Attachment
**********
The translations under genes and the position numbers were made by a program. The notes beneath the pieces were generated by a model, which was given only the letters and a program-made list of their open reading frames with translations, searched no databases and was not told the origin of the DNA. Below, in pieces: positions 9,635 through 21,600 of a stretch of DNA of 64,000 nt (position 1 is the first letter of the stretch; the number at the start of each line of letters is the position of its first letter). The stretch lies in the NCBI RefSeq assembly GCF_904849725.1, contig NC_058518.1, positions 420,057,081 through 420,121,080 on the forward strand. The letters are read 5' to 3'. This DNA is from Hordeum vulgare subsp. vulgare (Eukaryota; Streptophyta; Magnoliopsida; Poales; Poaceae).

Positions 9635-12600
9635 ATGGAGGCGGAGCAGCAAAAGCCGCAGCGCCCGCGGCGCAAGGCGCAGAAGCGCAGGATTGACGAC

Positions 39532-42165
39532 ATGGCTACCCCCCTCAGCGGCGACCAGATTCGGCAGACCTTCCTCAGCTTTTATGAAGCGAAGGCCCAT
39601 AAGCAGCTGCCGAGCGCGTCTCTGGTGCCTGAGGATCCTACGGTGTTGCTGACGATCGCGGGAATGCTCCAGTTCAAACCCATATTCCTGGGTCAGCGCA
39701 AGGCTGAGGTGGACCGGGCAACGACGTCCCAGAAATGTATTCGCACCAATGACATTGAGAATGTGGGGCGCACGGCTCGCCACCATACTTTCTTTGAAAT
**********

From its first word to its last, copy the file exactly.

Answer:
The translations under genes and the position numbers were made by a program. The notes beneath the pieces were generated by a model, which was given only the letters and a program-made list of their open reading frames with translations, searched no databases and was not told the origin of the DNA. Below, in pieces: positions 9,635 through 21,600 of a stretch of DNA of 64,000 nt (position 1 is the first letter of the stretch; the number at the start of each line of letters is the position of its first letter). The stretch lies in the NCBI RefSeq assembly GCF_904849725.1, contig NC_058518.1, positions 420,057,081 through 420,121,080 on the forward strand. The letters are read 5' to 3'. This DNA is from Hordeum vulgare subsp. vulgare (Eukaryota; Streptophyta; Magnoliopsida; Poales; Poaceae).

Positions 9635-12600
9635 ATGGAGGCGGAGCAGCAAAAGCCGCAGCGCCCGCGGCGCAAGGCGCAGAAGCGCAGGATTGACGAC

Positions 39532-42165
39532 ATGGCTACCCCCCTCAGCGGCGACCAGATTCGGCAGACCTTCCTCAGCTTTTATGAAGCGAAGGCCCAT
39601 AAGCAGCTGCCGAGCGCGTCTCTGGTGCCTGAGGATCCTACGGTGTTGCTGACGATCGCGGGAATGCTCCAGTTCAAACCCATATTCCTGGGTCAGCGCA
39701 AGGCTGAGGTGGACCGGGCAACGACGTCCCAGAAATGTATTCGCACCAATGACATTGAGAATGTGGGGCGCACGGCTCGCCACCATACTTTCTTTGAAAT